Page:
22-23 And now, behold, I go bound in the spirit—Here Paul mentions his journey to Jerusalem; he was now on his way and could not go to Ephesus and tarry there, as he was hastening on to Jerusalem. “Bound in the spirit” means that he was bound in his own spirit; it is the same as in Acts 19:21, where he “purposed in the spirit.” However, some have interpreted these words to mean that Paul was constrained by the Holy Spirit to make the journey to Jerusalem; the context seems to indicate that it is Paul’s spirit. He did not know what would befall him; he was not concerned about the persecutions that would come upon him, as he was willing to die for Christ. The Holy Spirit testified that “bonds and afflic-tions” awaited him in every city where he went. The Holy Spirit had called Paul to the work (Acts 13:2), and had moved the disciples (Acts 21:4) and Agabus (Acts 21:11) to warn Paul of the sufferings which were at hand. Perhaps many other warnings came to Paul that Luke does not record.

24 But I hold not my life of any account as dear unto myself,—Paul had given his life to Christ; it was not held as dear to himself, and he was willing to spend and be spent in order to further the cause of Christ. Paul glorified in tribulations (2 Corinthians 12:10 f); he did not regard his life as valuable in comparison with his joyfully completing his career and attaining the prize of the high calling of God in Christ Jesus. Paul is determined to run the race to the end and to preach the gospel of the grace of God to all who would hear him. The race with Paul will last as long as life lasts; he will not faint in the middle of sufferings which awaited him. Later Paul said: “I have fought the good fight, I have finished the course, I have kept the faith.” (2 Timothy 4:7.) The gospel is here called “the gospel of the grace of God” because it was given by the grace of God. Grace means the free favor of God.

25 And now, behold, I know that ye all,—We do not know that Paul ever saw Ephesus again; it seems that Paul did not expect to see these elders again. Paul had preached “the kingdom” at Ephesus. Daniel had prophesied (Daniel 2:44) that God would set up his kingdom; John the Baptist, Christ, and his apostles before Pentecost preached that it was “at hand”; after Pentecost the apostles preached that the kingdom was in existence and that Christians were citizens in the kingdom; so here we find that Paul went about preaching the kingdom.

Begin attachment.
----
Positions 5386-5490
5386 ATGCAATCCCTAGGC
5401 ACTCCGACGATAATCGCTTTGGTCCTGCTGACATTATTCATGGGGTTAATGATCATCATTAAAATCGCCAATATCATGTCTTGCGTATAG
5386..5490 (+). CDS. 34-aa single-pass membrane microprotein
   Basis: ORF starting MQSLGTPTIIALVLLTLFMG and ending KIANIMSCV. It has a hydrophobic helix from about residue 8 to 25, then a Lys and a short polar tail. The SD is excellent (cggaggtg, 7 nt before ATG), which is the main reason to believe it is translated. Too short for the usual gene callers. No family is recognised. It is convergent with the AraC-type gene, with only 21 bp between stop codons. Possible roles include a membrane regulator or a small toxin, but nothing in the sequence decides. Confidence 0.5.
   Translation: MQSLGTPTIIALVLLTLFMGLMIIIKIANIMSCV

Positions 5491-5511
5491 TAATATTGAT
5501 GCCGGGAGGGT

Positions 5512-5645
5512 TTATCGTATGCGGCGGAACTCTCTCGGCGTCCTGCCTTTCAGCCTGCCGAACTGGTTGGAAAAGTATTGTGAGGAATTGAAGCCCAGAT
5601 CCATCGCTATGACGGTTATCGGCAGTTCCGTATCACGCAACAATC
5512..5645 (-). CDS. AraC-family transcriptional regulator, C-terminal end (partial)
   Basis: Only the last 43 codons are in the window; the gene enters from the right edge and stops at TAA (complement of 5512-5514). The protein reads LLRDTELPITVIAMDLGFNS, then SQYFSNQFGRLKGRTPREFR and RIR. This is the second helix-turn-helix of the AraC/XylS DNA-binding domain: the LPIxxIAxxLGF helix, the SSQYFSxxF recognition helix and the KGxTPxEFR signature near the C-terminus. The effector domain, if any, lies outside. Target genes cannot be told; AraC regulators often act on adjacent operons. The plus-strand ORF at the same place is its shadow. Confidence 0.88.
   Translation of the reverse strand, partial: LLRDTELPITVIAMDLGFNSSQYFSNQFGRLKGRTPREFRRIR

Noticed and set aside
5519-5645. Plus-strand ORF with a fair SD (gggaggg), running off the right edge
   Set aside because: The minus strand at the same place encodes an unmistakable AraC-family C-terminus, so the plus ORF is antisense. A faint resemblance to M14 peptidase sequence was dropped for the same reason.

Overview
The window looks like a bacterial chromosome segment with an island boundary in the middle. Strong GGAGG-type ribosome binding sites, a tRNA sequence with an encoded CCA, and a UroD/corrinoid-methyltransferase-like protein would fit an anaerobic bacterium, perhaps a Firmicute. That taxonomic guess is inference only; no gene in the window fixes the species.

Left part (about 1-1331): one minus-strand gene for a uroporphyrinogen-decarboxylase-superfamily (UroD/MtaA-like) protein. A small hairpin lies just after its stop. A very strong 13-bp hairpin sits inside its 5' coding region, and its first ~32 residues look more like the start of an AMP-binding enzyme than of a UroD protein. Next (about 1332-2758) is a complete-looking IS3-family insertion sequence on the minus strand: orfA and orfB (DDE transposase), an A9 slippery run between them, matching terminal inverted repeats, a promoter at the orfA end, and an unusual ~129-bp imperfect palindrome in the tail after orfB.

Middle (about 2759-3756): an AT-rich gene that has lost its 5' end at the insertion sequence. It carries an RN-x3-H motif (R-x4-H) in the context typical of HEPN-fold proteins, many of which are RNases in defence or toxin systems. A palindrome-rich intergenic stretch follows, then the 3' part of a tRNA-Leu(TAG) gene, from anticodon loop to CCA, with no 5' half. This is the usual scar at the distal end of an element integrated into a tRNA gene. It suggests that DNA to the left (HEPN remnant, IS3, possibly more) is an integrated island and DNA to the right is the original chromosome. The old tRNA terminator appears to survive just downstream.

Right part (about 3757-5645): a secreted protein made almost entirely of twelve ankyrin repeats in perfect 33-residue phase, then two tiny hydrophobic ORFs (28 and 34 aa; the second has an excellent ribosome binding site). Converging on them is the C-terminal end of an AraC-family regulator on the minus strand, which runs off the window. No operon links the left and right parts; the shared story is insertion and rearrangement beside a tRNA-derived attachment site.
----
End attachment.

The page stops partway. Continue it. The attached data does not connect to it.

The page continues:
26 Wherefore I testify unto you this day,—Paul is very personal ; he is speaking face to face with the elders of the church at Ephesus; he could call them to witness that he was stating the truth to them. He had kept nothing back that pertained to the redemption of souls. He had taught them what to do to become Christians, and had taught them how to live the Christian life, and now he could declare “that I am pure from the blood of all men.” He had taught them the will of God and had warned them of the doom of those who would not obey the gospel. As a watchman standing on the wall, he had warned all; hence, he was not chargeable with their destruction; his skirts.were clear from the blood of all, as he had faithfully warned all of their duty and of the coming wrath. (Ezekiel 3:18-21.) Paul had declared the whole counsel of God here as he had at Corinth. (Acts 18:6.)